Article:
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Utah man sentenced for killing his wife last year

A Utah man was sentenced Monday to six years to life in prison for shooting his wife to death as she slept last year and then dumping her body in the garbage.
Mark Hacking Pleads Guilty To His Wife's Murder
Mark Hacking at his April 15 pretrial hearing in Salt Lake City. Getty Images file
/ Source: The Associated Press

Saying he is “tormented every waking minute by what I did,” a Utah man was sentenced Monday to six years to life in prison for shooting his wife to death as she slept a year ago.

Judge Denise Lindberg listened to nearly two hours of emotional testimony before handing down the only sentence she could under Utah law. She said only the parole board could determine how long Mark Hacking will ultimately stay in prison, but that she will recommend that he be held “a very long time.”

Hacking, 29, said there was no excuse he could offer for his behavior, and that he would serve a thousand lifetimes in prison if it meant amending for his actions in murdering Lori Hacking and dumping her body in the trash. Authorities believe Hacking killed his wife after she discovered he had lied about being admitted to medical school.

“She didn’t do nothing but love me unconditionally, even when I didn’t deserve it. She was the greatest thing that ever happened to me, but I killed her, and took the life of my unborn child and put them in the garbage and I can’t explain why I did it,” Hacking said in a halted voice when addressing the judge and family members.

“I put them in the garbage, and they rotted out at the landfill. I’m tormented every waking minute by what I did,” he said.

'How could  you do that, Mark?'
An autopsy of the badly decomposed body could not confirm that Lori Hacking was pregnant, as she had told friends, leaving the state unable to seek the death penalty. Prosecutor Robert Stott said that left insufficient proof for such a charge.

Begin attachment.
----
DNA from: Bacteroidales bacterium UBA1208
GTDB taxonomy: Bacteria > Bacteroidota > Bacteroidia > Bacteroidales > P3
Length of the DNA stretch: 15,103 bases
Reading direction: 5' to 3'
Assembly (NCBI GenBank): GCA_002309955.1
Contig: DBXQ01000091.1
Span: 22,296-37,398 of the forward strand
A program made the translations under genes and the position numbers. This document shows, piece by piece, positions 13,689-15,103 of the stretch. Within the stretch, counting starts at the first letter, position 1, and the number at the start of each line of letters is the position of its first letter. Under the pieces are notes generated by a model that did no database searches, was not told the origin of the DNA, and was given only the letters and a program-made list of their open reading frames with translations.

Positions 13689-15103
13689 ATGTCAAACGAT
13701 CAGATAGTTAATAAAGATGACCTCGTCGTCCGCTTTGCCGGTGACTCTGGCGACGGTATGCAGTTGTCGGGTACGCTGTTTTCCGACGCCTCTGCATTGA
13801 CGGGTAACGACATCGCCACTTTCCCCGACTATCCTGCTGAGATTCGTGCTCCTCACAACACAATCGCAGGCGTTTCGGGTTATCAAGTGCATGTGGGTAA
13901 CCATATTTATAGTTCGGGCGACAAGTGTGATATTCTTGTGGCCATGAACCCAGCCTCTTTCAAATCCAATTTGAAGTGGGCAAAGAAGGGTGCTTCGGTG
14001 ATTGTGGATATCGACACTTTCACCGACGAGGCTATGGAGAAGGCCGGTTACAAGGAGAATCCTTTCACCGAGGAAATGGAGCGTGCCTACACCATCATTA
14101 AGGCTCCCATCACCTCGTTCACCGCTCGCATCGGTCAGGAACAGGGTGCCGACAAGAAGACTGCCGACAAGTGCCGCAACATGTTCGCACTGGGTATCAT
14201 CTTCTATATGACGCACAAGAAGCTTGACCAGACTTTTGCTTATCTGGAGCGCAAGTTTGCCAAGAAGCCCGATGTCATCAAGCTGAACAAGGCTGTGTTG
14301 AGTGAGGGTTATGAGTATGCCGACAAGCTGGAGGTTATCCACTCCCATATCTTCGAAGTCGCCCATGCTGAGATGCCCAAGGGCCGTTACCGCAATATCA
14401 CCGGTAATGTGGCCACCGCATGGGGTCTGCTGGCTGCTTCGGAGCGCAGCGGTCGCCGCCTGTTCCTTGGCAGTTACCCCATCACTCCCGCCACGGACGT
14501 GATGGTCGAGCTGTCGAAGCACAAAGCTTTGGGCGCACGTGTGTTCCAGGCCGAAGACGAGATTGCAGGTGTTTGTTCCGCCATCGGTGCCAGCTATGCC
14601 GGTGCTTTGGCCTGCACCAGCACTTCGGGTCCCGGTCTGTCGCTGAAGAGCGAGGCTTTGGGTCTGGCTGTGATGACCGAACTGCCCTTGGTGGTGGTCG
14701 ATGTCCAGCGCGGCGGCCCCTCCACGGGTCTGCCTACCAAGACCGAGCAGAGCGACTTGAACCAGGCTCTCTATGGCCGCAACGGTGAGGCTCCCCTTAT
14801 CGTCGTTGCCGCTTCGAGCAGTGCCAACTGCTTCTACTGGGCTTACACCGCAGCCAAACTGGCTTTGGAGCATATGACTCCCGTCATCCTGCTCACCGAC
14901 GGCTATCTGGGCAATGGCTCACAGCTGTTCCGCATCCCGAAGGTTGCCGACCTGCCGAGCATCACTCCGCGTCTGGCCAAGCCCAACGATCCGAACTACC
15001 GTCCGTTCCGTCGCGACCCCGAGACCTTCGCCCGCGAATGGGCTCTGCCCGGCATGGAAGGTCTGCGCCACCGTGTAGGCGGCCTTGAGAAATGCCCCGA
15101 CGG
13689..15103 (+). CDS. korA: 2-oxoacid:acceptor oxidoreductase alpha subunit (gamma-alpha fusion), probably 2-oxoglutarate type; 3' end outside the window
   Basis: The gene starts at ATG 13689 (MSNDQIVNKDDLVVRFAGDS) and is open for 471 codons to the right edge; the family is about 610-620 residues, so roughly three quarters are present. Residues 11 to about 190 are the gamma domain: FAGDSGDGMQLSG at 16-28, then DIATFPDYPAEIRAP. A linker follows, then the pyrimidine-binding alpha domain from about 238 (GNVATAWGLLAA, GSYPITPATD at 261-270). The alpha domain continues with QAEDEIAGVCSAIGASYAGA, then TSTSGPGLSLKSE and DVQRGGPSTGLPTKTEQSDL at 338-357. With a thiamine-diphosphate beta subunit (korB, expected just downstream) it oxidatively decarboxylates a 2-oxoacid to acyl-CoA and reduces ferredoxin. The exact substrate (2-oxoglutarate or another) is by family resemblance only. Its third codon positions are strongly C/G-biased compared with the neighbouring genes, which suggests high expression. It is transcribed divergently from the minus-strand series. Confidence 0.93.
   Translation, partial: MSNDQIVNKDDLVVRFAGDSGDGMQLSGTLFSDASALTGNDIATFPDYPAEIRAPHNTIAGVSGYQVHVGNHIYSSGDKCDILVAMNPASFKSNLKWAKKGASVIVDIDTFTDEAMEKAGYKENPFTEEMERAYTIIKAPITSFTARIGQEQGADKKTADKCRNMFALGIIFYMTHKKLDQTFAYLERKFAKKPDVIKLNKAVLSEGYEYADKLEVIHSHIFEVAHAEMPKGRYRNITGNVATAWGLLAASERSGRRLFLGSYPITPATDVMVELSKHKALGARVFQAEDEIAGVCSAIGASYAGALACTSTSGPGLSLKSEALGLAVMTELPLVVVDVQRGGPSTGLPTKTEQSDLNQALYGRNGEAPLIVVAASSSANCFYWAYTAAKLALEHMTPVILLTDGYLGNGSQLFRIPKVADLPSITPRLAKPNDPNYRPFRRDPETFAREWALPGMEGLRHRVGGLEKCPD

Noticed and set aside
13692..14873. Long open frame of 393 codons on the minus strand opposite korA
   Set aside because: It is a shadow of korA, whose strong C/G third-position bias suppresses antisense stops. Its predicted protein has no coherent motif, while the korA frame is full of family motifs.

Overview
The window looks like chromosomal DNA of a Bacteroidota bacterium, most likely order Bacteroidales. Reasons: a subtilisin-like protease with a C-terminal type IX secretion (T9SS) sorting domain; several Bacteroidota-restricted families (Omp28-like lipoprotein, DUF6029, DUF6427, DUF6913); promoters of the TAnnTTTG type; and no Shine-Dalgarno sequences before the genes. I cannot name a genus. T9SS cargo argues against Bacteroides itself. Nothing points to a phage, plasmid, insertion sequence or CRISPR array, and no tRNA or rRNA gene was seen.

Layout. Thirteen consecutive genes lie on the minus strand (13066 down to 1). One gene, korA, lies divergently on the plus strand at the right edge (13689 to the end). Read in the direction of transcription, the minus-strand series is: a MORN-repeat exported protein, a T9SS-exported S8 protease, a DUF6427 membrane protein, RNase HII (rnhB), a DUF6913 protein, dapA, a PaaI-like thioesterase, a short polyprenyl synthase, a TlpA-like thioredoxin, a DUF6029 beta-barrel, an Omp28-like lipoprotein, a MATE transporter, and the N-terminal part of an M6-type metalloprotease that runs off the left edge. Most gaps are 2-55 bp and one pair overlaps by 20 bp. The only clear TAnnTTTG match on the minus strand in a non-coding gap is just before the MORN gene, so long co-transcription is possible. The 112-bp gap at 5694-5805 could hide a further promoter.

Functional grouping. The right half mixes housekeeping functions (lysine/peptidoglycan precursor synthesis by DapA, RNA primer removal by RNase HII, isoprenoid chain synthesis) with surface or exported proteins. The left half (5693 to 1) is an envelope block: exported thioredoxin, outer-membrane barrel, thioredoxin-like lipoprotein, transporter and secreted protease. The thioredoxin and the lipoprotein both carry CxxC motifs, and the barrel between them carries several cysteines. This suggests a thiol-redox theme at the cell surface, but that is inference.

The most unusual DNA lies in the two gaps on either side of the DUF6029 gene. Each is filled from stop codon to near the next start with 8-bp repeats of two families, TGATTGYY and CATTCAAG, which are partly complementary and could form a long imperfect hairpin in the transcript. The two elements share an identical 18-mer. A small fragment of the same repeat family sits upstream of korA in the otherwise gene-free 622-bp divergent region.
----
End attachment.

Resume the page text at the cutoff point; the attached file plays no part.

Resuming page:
Lori Hacking’s mother, 67-year-old Thelma Soares, said she felt “shattered and betrayed to the very core. After nearly a year, I can’t accept the fact that after shooting her in the head, Mark dumped Lori in the trash.”

Lori Hacking’s body was found three months later at a landfill. Soares said she was only able to bury 15 pounds of bone fragments and teeth from her 115-pound daughter.

“How could you do that, Mark? How could you do that?” Soares asked Hacking during the hearing.

“I’m sorry,” he replied.

The couple were packing for a move to a North Carolina school when Lori Hacking is believed to have found out about the lies. Her co-workers at a Wells Fargo brokerage say she broke down sobbing after making calls to school administrators in North Carolina who, according to police affidavits, told her Mark Hacking was not enrolled there.

Body thrown in trash bin
The affidavits say the couple argued after she confronted him July 18. After Lori went to bed, Mark Hacking stayed up late playing video games for an hour. Then, sorting through his belongings, he found his rifle, went into the bedroom and shot his wife, according to investigators.

He disposed of her body, the rifle and mattress in separate trash bins. And the next morning, he found time to shop for a new mattress while reporting his wife had not returned from an early morning jog.

Lori’s car was found at a downtown park, its seat and mirrors adjusted for a large man, police determined. Thousands of volunteers turned out for days helping search for her before he indicated to family members there was no reason to continue the search.

In April, Hacking pleaded guilty to first-degree murder with a brief admission: “I intentionally shot Lori Hacking in the head with a .22 rifle on July 19, 2004.”

Under Utah’s system of indeterminate criminal sentences, first-degree murder brings a mandatory five years to life, but Hacking’s minimum will be increased to six years because he used a firearm. The judge can only impose the broad range of sentence, leaving it up to Utah’s Board of Pardons and Parole to decide when or if Hacking will ever be set free.